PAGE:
(Versión en español aquí.)

Some months ago, I wrote a quite extensive article explaining the differences between what people refer to as the “2:3 clave” and the “3:2 clave”. It really boiled down to this: there is really just one clave pattern, when you listen to it in a loop, the 3-side being the beginning; but most Cuban musicians nowadays choose to begin the musical phrase of the song on the 2-side, so that the 1 count of the dancer happens to be on the 2-side of the clave; therefore, if we were to dance to the clave where our 1 count is on the 3-side—that is, going with the normal clave pattern—we would be going against where the song is actually saying the 1 count is (in this case, the 2-side). If all of this is confusing to you, I strongly recommend that you read that piece first (click here) and then come back and read this one. If you feel that you understand the difference, then by all means keep reading.

Now, you might be wondering about the title. Indeed, clave is the instrument used by pretty much every Cuban dance instructor who incorporates musicality into their lessons. And they use the clave to essentially teach people how to keep a beat. That is, how to find where the 1-count (of the dancer) is in the clave pattern (depending on whether it is a 3:2 or 2:3 clave), so that they can keep a steady beat throughout the song, as the clave pattern itself remains equally steady.

So the instructor bangs the sticks together, and steps in time to the clave. The students follow.

Then the instructor plays a song (say it is “Me dicen Cuba” by Havana D’Primera) and…well, no one is playing the clave in the song. Students cannot hear the clave.

Essentially, students learned all this stuff about clave for nothing.

OK, OK. I take that back. It’s not really “for nothing.” Eventually, through more exposure to the music, some students will be able to distinguish where the clave is, even if it is not explicitly played in the song. But at the moment in which students are learning about clave, and then a song which does not have an explicit clave being played comes on as part of that lesson…well, it stands to reason that some students would be confused, even if they do not explicitly say so to their instructors.

In the instructor’s defense, there are not that many Cuban songs nowadays that have an explicit clave. (When I say “explicit” I mean you can hear it; inversely, “implicit” means you cannot. Whether it is one or the other, clave is always there, as it is the backbone of this type of music.) With this lack of explicit clave in most songs that we listen to nowadays, the question becomes, why, then, learn the clave in the first place—at least as a beginner being exposed to basic concepts such as “How to find and maintain a steady beat when you are dancing”?

Why, indeed? I personally find it rather unpractical—at least for those who are attempting to try and keep a beat.

So, if you are one of those people that still does not know how to keep a beat, you hit jackpot with this post. However, this post is also for those who want to know other ways in which one can keep a beat besides dancing on the 1—in this case, dancing on the 2 (what is known in Cuba as contratiempo). So, if you have been wanting to learn how to dance a contratiempo, this is the post for you. For what follows will be a series of videos which will show you how to do just that, not only by listening to the clave (if you’d rather use this instrument), but also by listening to another instrument which I consider to be essential for this task: the conga.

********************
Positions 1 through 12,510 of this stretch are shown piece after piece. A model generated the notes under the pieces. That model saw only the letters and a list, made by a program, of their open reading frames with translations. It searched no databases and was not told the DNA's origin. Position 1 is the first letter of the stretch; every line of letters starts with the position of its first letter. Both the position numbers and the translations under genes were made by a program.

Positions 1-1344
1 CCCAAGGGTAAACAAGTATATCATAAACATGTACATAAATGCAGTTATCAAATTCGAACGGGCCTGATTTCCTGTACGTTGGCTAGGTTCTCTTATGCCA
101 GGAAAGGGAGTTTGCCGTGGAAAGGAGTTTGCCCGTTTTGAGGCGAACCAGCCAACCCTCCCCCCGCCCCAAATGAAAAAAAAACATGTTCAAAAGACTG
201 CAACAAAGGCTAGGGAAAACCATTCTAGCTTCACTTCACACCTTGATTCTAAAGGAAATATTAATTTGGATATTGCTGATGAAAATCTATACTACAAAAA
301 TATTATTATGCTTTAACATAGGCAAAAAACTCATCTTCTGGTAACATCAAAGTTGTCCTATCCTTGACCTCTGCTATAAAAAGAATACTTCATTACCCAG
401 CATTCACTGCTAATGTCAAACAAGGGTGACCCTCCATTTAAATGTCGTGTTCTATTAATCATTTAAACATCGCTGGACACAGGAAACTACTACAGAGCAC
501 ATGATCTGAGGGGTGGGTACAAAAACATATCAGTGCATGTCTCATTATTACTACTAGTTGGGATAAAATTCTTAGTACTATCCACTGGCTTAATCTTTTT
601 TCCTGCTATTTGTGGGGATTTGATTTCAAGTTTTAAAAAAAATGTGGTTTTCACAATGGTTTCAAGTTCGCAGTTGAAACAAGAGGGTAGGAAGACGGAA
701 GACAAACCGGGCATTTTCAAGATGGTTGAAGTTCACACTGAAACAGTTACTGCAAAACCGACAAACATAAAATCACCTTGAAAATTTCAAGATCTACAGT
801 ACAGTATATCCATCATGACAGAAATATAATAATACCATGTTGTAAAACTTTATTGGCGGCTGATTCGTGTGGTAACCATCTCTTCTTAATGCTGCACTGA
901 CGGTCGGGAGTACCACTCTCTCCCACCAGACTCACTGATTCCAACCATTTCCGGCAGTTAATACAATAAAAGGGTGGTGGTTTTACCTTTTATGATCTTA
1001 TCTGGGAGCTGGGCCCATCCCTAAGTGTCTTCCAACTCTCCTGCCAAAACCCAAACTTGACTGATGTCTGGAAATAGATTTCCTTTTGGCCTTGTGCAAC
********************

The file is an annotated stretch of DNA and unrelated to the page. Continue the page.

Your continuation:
So let’s break down what dancing “on the 1” is. Remember, there are two different types of clave: 3-2 and 2-3, and the dancer’s 1-count changes according to which side musicians emphasize. For the purposes of these videos, I will be doing the leader’s step, which mean that the 1-count will always be at the beginning of my 3-step which starts with the left foot (which will be on the right side of your screen). Also, I will be doing the basic son (dance) step, in which the dancers sways to both sides as opposed to going in a forward-and-backward motion (salsa’s basic step, which is, too, another basic step of son, by the way).

So let’s get to it. This is what dancing on the 1, on a 3:2 clave, looks like. (A note: these are all my own personal videos. I am not a professional with the camera, so please excuse the quality, if you find it lacking.)

And this is what dancing on the 1, on a 2:3 clave, looks like:

(Again, if you are having trouble seeing the difference in these videos, please do read this piece I wrote on clave first.)

So, this is what most instructors teach you when they teach clave. But again, you get a song like the one below, and all of this “clave knowledge” goes pretty much nowhere for the time being. Indeed, in this video, for example, the clave comes and goes, making it rather difficult for those who are just being exposed to it to understand what is happening, much less find the 1-count.

What follows is what I will attempt to teach you with this post.

The first thing I want you to do is to try to forget the clave for a moment. We are going to talk about the conga. Why? Because, in the above song, that was the instrument that was explicit and consistent in the way that it played throughout most of the song. Therefore, it is the instrument which, lacking an explicit clave, is the one that you can turn to in order to find and keep a beat.

But first things first. Let’s learn the basic conga pattern—also referred to as marcha. In the following video, I want you to pay close attention to two things: the “slap” and the “open tone” (or what the instructor in this videos calls, for learning purposes, “open, open” or “tone, tone”). It is important that you learn to recognize the particular sounds of the “slap” and the “open tone.” (You can forward to 2:53 if you want to skip the explanations. I’d say watch until around 4:20)

While the marcha pattern that you hear may not be as straightforward in modern Cuban music as the video I have just shown you, I have found, by listening to a lot of songs, that you will hear some version of the slap and open tone (2nd and 4th count, respectively) in more songs than you won’t. The following video is a very good example of this.

So, it still works with a lot of songs, even if the marcha is different—and it definitely still works more than the clave, which in most songs nowadays is implicit.

If you now go back to the song above, “Chiquita”, and play it again, you’ll start hearing the “open tone” sound from the tutorial I just showed you. You’ll hear it consistently throughout the song now, a “tuck-tuck” every four counts. (The open tone is much more noticeable than the slap.)